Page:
I really like what i have read about one of the ones ya'll reccomended..the Omecarve 9
post #17 of 25
No matter what you get, you have to pay some attention to the terrain. Don't bother with the cheap Dynastars. They are simply too long for you. And the added length will make it easy to trip up. Ever wonder why they are so cheap and still there?

If you insist on ignoring the cut-up stuff and plowing like a tank, you will have to sacrifice something else, like ease of turning. There are skis that will do that, but, they can also make learning much harder. If I were you, I would not try to buy my last ski first. I'd buy something versatile that you can learn to carve with, and also learn to choose turn locations more wisely.

The three I suggested, are all very good. The Rossi 9s oversize may be too much ski right now. That's not meant to be nasty, it's just that the 9S expects that you know how to control speed with turn shape. That's much easier to learn, but not a gimme, on a more versatile ski.

Whatever you do, you should demo all three, as close to 165 or less. (Head i160 at 160 NOT at 170 that's too long for you from Head. Elan S8 at 160 or maybe 168).

Any of those should keep you happy for quite a while, but it's better to try before you buy.

Good luck!
post #18 of 25
Thread Starter 
I know you are not trying to be nasty, no worries , so you think the omecarve 9 in a 165 will work..I am guessing so since I am pretty light @ 160lbs...They also offer it in a 172 which a few articles claim is more stable...will it be fairly stable when I want to get stupid with it? Thanks again for bearing with my questions.
post #19 of 25
Things have changed with respect to length. I have been skiing since the mid - 60s and through the 80s skied on race oriented, 205+ cm skis. I still ski a 186 in powder, but my daily ski is a 168 cm Volkl Supersport 6*. Pretty amazing if you think about all the preconceptions I had to leave behind to go that short. I am 6'2" 200 lbs and have not yet overpowered this ski. This is a fast stable ski that can rail blue cruisers, tackle the double blacks or black moguls in control or straightline when necessary and still check speed quickly and predictably. This may not be the right ski for you, but it can't hurt to try a few different skis before committing money to another pair.

It would be best if you could demo some skis in different lengths. With today's equipment, longer is not necessarily better for stability and dampness at speed. The ability to push speed seems more to come from within rather than equipment limits. Shorter advanced skis bring versatility to manuever in tight spots and moguls while maintaining the capabilty for high speed and carving. Leave the prejudice about needing a long ski behind and try out some of the shorter all-mountain skis. You really need to experience a variety of skis; especially considering how much equipment has changed since the early 90s. It may take several days to adjust to the increased turn response and edge hold, but it sounds like you hit it off pretty well with the SX11s.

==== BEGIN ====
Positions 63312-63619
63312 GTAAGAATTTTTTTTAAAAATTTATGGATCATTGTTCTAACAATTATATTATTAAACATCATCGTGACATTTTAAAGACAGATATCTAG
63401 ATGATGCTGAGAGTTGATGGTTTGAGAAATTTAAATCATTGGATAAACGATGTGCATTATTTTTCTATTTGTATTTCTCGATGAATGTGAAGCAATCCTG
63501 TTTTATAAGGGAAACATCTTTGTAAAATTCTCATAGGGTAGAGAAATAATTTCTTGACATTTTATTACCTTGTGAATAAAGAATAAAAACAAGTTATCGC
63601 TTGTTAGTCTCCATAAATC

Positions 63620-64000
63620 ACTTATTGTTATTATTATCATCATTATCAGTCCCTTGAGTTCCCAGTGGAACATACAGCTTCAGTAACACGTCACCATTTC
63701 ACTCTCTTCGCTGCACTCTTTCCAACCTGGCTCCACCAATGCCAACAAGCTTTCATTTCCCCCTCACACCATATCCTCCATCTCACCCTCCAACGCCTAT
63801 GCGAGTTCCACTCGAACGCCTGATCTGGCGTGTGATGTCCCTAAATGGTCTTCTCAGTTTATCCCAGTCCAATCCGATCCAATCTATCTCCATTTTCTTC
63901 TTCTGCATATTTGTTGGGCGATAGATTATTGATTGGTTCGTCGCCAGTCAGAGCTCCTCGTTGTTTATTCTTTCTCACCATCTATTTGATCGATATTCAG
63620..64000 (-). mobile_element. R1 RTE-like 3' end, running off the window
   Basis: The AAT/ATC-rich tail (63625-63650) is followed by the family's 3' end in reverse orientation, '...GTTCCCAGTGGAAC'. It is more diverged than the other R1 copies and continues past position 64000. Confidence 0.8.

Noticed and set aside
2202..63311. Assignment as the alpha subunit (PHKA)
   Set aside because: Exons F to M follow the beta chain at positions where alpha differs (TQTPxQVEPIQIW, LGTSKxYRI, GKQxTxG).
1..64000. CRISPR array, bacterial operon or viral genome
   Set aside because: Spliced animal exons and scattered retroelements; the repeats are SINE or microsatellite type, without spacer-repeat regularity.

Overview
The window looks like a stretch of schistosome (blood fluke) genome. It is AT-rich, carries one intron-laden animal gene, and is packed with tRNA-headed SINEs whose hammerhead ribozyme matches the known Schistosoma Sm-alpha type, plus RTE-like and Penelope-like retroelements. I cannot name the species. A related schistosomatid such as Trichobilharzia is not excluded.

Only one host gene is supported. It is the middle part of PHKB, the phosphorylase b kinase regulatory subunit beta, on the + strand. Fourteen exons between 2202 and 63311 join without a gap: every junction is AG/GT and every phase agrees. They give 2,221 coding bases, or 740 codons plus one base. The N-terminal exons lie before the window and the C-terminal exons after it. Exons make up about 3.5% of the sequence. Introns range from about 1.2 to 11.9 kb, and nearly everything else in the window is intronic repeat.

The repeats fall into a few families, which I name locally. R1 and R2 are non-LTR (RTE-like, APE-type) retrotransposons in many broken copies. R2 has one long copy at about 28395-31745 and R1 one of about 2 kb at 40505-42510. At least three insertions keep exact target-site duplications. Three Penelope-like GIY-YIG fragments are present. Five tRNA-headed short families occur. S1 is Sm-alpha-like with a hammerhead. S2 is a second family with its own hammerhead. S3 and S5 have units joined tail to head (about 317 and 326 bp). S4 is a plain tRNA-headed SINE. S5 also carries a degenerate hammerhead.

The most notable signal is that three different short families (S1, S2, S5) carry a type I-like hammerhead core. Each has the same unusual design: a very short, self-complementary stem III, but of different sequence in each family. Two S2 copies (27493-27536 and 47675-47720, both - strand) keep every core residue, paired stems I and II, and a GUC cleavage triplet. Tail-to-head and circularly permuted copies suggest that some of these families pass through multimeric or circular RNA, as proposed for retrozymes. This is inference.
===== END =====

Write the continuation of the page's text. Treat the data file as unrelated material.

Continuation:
Hope your warranty issue works out. Good luck.
post #20 of 25
Thread Starter 
Thanks for your advice, that Volkl is a bit spendy for me at the moment from a cursory search, I have read nothing but good reviews about the Omecarve 9 in these forums about its ability to handle the bumps and such and it has even been suggested in this thread, Cupolos has it with bindings for like 349 on ebay, I am going to get it in a 165, I took ya'lls advice and told the shop I do not want those leftover 192s even though they seemed like a deal. He is is seeing how much he can do the Omecarve 9s for, if he can come fairly close to to online I will pay the extra bucks to support the local shop. Again, thanks everyone. I am going skiing this friday with a group from base, the rentals are already reserved and cannot be changed last minute since the base agency in charge has weird hours, so I will be stuck wrestling around a rather used 181 rental ski, might trade with my buddy who reserved a 168, since the bindings are adjustable for different boots easily.
post #21 of 25
I second that advice about the Head i.C160 - absolutely great ski. Pretty much anyone can ski it and be very happy. Great carver, and it really goes through crud without any effort. I've skiied it at 163cm for the past two seasons, and it's never failed me, whether I'm demonstrating low level skiing (ie lots of skidding, which you seem to want), or laying down railroad tracks, or breezing through bad crud.
post #22 of 25
I noticed a policy in a ski shop last year. I think it was Head or Salomon, but I'm not sure. The policy was a guarantee that if you don't like the ski (and don't ruin it) you can exchange it for full credit on another model. Might be something to look into.
post #23 of 25
Thread Starter 
Kinda like a reciept intensive demo week..that's not a bad idea
post #24 of 25
Quote:
Originally Posted by wickedsprint
I know you are not trying to be nasty, no worries , so you think the omecarve 9 in a 165 will work..I am guessing so since I am pretty light @ 160lbs...They also offer it in a 172 which a few articles claim is more stable...will it be fairly stable when I want to get stupid with it? Thanks again for bearing with my questions.
Answer:

Quote:
Originally Posted by Soup Nazi
No 172 for you!
post #25 of 25
Quote:
Originally Posted by Ghost
I noticed a policy in a ski shop last year. I think it was Head or Salomon, but I'm not sure. The policy was a guarantee that if you don't like the ski (and don't ruin it) you can exchange it for full credit on another model. Might be something to look into.
Atomic is doing this with Metrons this year.